We’re living here. Literally. We have our own flat, with our own groceries in the fridge and we now how our favorite butcher and place for tea. Living on an island is on my ‘dream’ list that I created after hearing Danny Silk speak on such matters down in Redding, California (here’s a taste if you’re interested). I hope this counts to some degree, despite it only being for 4 weeks. But we’re getting the hang of it and enjoying ourselves very much.
Islands are beautiful, mysterious places with nooks and crannies waiting to be discovered by the acute eye and the attentive heart. The Isle of Lewis is no exception exuding a peace and kindness that allows for the commodity of time to rest in your favor. Somehow your pace slows and your ears tune to the people greeting you and it doesn’t seem odd to ask someone to dinner whom you’ve just met.
Some FYI –
The Isle of Lewis is located in the Outer Hebrides off Scotland’s Northwestern shore. We can see the mainland and the Isle of Skye off in the distance on a clear day. The Isle of Lewis is officially the Isle of Lewis and Harris as the islands are connected by a narrow strip of land. There is, in fact, an airport, but you can also arrive here after a long bus ride on the mainland and a often turbulent ferry ride. Stornoway, where we are staying, is the commerce capital of the entire Hebrides island group.
The population of Lewis is 27,000, allowing for your basic needs to be met in Stornoway with groceries, bakeries, shops, hotels and dining establishments. One of our favorite places is the Castle Grounds, a 5 minute walk from our little flat. Acres and acres of walking paths through woods and along the river and sea are open to the public. There is a castle here, but it is not of ancient history. The original was built in the 1100s, but destroyed in the 1600s, so the present edifice is an 1800 model, but gorgeous none-the-less. This time of year the colorful leaves are abundant throughout the grounds and with scarf and gloves, the breeze that lightly blows the yellow, orange and red is welcome. Our favorite tea room is also here, The Woodlands, which serves up sandwiches, toasties, paninis, fresh soup of the day, delicious scones and treats and of course a lovely cuppa.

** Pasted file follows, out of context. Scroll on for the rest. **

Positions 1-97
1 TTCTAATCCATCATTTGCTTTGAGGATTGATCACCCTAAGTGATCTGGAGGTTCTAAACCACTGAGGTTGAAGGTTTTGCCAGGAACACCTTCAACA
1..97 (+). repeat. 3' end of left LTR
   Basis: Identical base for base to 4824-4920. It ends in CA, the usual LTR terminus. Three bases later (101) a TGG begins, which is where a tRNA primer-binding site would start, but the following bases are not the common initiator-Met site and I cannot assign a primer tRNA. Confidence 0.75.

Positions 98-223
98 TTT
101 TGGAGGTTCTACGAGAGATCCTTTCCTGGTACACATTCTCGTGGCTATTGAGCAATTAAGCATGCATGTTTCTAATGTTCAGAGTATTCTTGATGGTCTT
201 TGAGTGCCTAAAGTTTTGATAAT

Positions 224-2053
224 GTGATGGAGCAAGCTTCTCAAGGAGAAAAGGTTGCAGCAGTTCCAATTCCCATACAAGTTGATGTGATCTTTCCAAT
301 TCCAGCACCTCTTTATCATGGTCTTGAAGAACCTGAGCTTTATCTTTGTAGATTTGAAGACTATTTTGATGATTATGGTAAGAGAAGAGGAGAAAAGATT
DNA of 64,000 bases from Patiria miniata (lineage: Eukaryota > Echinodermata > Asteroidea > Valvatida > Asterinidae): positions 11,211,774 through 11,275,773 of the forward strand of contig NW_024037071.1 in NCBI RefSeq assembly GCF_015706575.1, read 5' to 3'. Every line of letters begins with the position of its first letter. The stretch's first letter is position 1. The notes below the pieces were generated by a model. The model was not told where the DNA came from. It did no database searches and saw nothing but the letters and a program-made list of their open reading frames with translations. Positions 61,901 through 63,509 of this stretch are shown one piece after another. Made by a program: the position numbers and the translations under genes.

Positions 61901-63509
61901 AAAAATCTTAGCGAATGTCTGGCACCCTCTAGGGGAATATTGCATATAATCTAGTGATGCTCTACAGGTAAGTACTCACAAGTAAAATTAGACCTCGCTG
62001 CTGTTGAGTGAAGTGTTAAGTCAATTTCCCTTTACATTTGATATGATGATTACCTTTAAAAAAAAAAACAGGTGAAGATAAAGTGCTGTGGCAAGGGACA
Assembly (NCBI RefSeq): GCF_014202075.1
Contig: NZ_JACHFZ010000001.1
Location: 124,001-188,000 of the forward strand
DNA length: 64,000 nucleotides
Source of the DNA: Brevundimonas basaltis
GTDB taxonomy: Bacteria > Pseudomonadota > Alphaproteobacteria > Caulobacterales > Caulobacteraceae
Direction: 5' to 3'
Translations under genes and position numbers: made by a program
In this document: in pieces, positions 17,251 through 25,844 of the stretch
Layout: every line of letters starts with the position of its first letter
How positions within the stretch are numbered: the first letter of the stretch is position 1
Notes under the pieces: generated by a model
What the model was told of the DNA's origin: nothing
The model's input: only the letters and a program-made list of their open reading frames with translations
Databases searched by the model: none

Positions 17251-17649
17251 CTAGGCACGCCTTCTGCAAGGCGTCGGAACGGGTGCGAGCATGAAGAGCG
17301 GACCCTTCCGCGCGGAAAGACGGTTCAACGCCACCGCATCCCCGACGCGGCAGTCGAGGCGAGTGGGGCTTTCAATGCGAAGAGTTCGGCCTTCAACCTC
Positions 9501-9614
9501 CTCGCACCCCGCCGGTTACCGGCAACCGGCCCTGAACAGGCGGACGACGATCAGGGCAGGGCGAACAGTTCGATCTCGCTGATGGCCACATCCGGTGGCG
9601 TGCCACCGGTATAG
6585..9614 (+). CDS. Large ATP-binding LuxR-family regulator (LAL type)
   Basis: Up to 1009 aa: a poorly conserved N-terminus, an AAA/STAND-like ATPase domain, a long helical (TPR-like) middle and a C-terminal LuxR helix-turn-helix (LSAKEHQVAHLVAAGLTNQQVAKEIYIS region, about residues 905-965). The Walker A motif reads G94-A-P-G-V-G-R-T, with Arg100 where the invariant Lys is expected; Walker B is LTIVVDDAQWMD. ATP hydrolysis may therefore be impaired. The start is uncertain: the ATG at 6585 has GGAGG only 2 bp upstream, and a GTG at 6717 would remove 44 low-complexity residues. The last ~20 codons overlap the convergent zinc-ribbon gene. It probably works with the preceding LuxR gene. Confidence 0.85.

The Isle of Lewis also has a rich history of faith. Known for the Lewis revivals, the people here only recently have seen some services, like the ferry, operating on Sundays. When the church bells ring in Stornoway at 10:45am, notifying the community that 11am service begins in fifteen minutes, the men, women and children take to the sidewalks making way to their place of worship. Suits and ties are quite normal for a Sunday here, as are skirts and lovely hats.
We’ve attended the Free Church of Scotland in Stornoway with our good friend who lives here. We are greeted at the door and enter a silent, but populated sanctuary. There are no instruments used for worship and we sing from the Psalm book (no screens for words) with help from a man who picks a tune and sings from the front whilst we follow his lead. It is peaceful. The sermon is powerful, preached from a tall pulpit above the congregation. No matter how tall he may seem, his words demonstrate that he stands beside us; he is a humble man.
Not all churches on the island are like the Free Church of Scotland in Stornoway. Some do have instruments and a screen for music lyrics. But all have services in the morning and evening of which most congregants attend both. Sunday is indeed the Sabbath and it is celebrated accordingly. After morning church, people gather in homes to share a meal and talk (fellowship) with one another until evening service at half six.
When we discussed the Sabbath with a couple we recently met, they expressed how much their Sunday routine helped them to feel prepared for the week ahead. They said how well rested they truly felt and invigorated for the upcoming week. It has made me think about how I view Sundays, as presently it’s another day to accomplish some task or another.
The last bit of the Lewis overview is that the original language of the people here is Gaelic (pronounced gaah-lick for those who like to correct me back home). Many still speak it in the streets and in their homes. One fascinating piece of information is that a few years ago the BBC did a documentary on the Gaelic Church’s line-singing worship style influence upon the African American Church. Don’t believe me? Look here. The language is amazing and when its sung, its mesmerizing.
I’ve yet to mention the white, powdery beaches, the fresh meat, our epic trip to the Butt (yes, you heard correctly) and the incredible times of learning we have had in meeting new people and sitting with our own thoughts. More to come.
It is a blessing to be here.